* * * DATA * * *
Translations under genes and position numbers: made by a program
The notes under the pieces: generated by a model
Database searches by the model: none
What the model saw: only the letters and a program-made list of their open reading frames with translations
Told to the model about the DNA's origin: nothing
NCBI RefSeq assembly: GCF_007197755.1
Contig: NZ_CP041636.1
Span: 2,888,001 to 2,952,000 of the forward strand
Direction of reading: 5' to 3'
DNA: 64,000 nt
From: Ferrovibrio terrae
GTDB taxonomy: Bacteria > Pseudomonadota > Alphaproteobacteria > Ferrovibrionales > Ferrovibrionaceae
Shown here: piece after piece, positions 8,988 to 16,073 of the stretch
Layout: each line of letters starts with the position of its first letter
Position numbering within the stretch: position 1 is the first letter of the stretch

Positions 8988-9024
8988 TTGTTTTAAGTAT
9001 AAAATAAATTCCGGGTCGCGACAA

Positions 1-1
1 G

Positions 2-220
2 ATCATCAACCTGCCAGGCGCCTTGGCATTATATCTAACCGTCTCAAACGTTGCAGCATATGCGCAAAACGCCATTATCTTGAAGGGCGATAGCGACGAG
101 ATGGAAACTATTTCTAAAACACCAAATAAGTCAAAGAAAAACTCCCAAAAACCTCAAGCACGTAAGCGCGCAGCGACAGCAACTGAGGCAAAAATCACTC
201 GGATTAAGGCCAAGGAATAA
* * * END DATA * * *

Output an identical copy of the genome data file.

Translations under genes and position numbers: made by a program
The notes under the pieces: generated by a model
Database searches by the model: none
What the model saw: only the letters and a program-made list of their open reading frames with translations
Told to the model about the DNA's origin: nothing
NCBI RefSeq assembly: GCF_007197755.1
Contig: NZ_CP041636.1
Span: 2,888,001 to 2,952,000 of the forward strand
Direction of reading: 5' to 3'
DNA: 64,000 nt
From: Ferrovibrio terrae
GTDB taxonomy: Bacteria > Pseudomonadota > Alphaproteobacteria > Ferrovibrionales > Ferrovibrionaceae
Shown here: piece after piece, positions 8,988 to 16,073 of the stretch
Layout: each line of letters starts with the position of its first letter
Position numbering within the stretch: position 1 is the first letter of the stretch

Positions 8988-9024
8988 TTGTTTTAAGTAT
9001 AAAATAAATTCCGGGTCGCGACAA

Positions 1-1
1 G

Positions 2-220
2 ATCATCAACCTGCCAGGCGCCTTGGCATTATATCTAACCGTCTCAAACGTTGCAGCATATGCGCAAAACGCCATTATCTTGAAGGGCGATAGCGACGAG
101 ATGGAAACTATTTCTAAAACACCAAATAAGTCAAAGAAAAACTCCCAAAAACCTCAAGCACGTAAGCGCGCAGCGACAGCAACTGAGGCAAAAATCACTC
201 GGATTAAGGCCAAGGAATAA